« Reply #56 on: February 12, 2010, 16:41 »
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I keep hearing that buyers want realistic images of serious people doing serious work in non-studio locations, but don't see much of that being uploaded.....is this a gap to be exploited or not?

I think they're lying. I don't do people shots, so I don't know what would actually be approved. But I never see stock images in use, anywhere, that don't contain model-ish looking people with perfect hair and teeth and radiant smiles. 


« Reply #57 on: February 13, 2010, 03:04 »
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I'd hate to be a buyer, SS just accepted an image of mine with keyword "brainstorm" - so I searched newest first and page after page is filled with models gathered around laptops or standing in random groups doing nothing but flashing too white teeth - also loads drawing meaningless flow charts on transparency boards.

Having worked in the corporate arena for 20+ years I know we don't work in offices cleaner and brighter than operating theatres and everyone walks around with faces like smacked arses (apart from Friday afternoons).

I keep hearing that buyers want realistic images of serious people doing serious work in non-studio locations, but don't see much of that being uploaded.....is this a gap to be exploited or not?
Hahaha, good stereotyping. But when it comes to buying, those designers always choose the Colgate perfect girl on her PC that looks like it just came out of the box. Maybe because advertising shows the world bigger than life?

« Reply #58 on: February 13, 2010, 05:29 »
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All flashy smiling, very unnatural looking, plastic people. If designers really want those, why not using 3d-renders in the first place?

« Reply #59 on: February 13, 2010, 07:25 »
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All flashy smiling, very unnatural looking, plastic people. If designers really want those, why not using 3d-renders in the first place?

Production cost, I'd say. It still costs too much to produce realistic renders with people. But it's seriously getting there: wait few more years (5 or 10).

« Reply #60 on: February 13, 2010, 14:07 »
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To be honest, I'd never do stock 'people' shots because... they gag me.  Especially business shots, and happy seniors wearing bike helmets. No offense to you people who do these things so skillfully and so profitably.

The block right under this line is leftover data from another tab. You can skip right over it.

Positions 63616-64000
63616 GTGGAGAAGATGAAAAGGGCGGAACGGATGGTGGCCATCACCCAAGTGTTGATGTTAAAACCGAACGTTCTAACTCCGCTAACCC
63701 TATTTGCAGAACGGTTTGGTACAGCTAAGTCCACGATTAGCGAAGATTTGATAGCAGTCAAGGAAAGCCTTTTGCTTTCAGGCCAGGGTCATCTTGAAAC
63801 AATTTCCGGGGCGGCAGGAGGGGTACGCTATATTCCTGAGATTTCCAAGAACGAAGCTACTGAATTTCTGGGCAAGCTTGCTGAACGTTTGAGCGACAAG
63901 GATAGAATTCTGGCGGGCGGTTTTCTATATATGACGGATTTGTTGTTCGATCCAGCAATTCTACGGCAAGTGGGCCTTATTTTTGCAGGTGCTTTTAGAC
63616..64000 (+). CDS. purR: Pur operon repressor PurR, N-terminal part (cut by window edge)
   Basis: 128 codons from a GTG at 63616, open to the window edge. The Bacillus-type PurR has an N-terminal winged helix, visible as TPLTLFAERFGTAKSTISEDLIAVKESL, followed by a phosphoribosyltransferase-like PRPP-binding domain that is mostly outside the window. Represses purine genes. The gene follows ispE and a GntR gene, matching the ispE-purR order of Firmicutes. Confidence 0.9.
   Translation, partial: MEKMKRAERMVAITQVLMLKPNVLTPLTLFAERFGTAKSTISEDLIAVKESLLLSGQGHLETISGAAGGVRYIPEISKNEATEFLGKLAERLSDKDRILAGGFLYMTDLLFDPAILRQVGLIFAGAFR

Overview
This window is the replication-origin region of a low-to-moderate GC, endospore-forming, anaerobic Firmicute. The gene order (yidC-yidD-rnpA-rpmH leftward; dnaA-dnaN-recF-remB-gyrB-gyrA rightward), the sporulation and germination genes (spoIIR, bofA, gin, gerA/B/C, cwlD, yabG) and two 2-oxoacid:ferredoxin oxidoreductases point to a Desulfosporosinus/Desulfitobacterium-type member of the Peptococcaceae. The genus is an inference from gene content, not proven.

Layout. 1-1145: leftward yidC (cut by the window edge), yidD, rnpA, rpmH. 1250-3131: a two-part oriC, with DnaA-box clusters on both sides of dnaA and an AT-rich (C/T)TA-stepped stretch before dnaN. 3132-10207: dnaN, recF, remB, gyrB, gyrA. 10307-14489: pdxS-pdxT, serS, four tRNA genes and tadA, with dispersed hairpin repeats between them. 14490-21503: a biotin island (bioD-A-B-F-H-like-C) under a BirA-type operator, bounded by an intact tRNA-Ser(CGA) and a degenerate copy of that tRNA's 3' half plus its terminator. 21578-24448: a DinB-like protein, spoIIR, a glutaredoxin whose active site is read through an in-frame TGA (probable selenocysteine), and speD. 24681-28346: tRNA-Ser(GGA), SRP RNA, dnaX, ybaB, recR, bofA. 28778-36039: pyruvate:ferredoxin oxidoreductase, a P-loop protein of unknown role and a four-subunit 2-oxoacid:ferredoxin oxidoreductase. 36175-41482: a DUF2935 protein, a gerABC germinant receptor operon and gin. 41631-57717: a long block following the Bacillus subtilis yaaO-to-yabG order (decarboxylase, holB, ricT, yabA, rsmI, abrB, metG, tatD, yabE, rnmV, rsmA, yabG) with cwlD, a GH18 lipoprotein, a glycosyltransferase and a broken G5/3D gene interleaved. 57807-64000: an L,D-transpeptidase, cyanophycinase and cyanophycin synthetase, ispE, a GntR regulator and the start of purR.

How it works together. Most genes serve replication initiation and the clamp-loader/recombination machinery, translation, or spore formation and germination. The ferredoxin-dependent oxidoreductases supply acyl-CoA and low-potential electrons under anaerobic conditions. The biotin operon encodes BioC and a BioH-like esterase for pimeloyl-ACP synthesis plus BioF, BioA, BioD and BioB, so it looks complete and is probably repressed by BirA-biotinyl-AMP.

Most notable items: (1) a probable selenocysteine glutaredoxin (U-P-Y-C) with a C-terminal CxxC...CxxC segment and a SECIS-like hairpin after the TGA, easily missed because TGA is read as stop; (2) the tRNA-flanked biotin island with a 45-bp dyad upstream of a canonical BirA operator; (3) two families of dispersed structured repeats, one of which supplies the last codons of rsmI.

« Reply #61 on: January 08, 2011, 20:42 »
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What a difference a year makes. They are now down to 65K new images added in the last week.

When I started with SS they were proud to announce 4K new images added in the last week and that figure rose steadily over the years. All of a sudden it is now going in the other direction __ and even faster.

Thoughts?

vonkara

« Reply #62 on: January 08, 2011, 20:52 »
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Some photographers stopped shooting everything they see. Others adding thousand and more images a year found out quality and low production cost were more sustainable. Everything is perfect in my opinion

« Reply #63 on: January 08, 2011, 21:19 »
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It looks like they're tightened their standards quite a bit too (illustrators complaining about many 'too simple' rejections, abstract backgrounds got tougher to get in, they became extremely strict about sharpness etc etc,) .
Maybe they felt they're in a comfortable no1 position concerning database size and decided its time to start lift the quality.

rubyroo

« Reply #64 on: January 08, 2011, 21:27 »
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My vote would go to the increase in standards too.  They seem to go through phases of ratcheting the standards up, and those who aren't committed simply won't take up the challenge of meeting those new standards.

« Reply #65 on: January 09, 2011, 03:20 »
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My rejection rate has shot up.  It's a shame because I only want to increase my standards if I am going to earn more money.  Where's my incentive?  If they raised prices and commissions, I would work harder to improve my quality but with my earnings not improving last year, I really can't get enthusiastic about microstock any more.

« Reply #66 on: January 09, 2011, 03:59 »
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Possibly trying to cope with a flood of images from ex-exclusives at iStock?


molka

    This user is banned.
« Reply #67 on: January 09, 2011, 06:28 »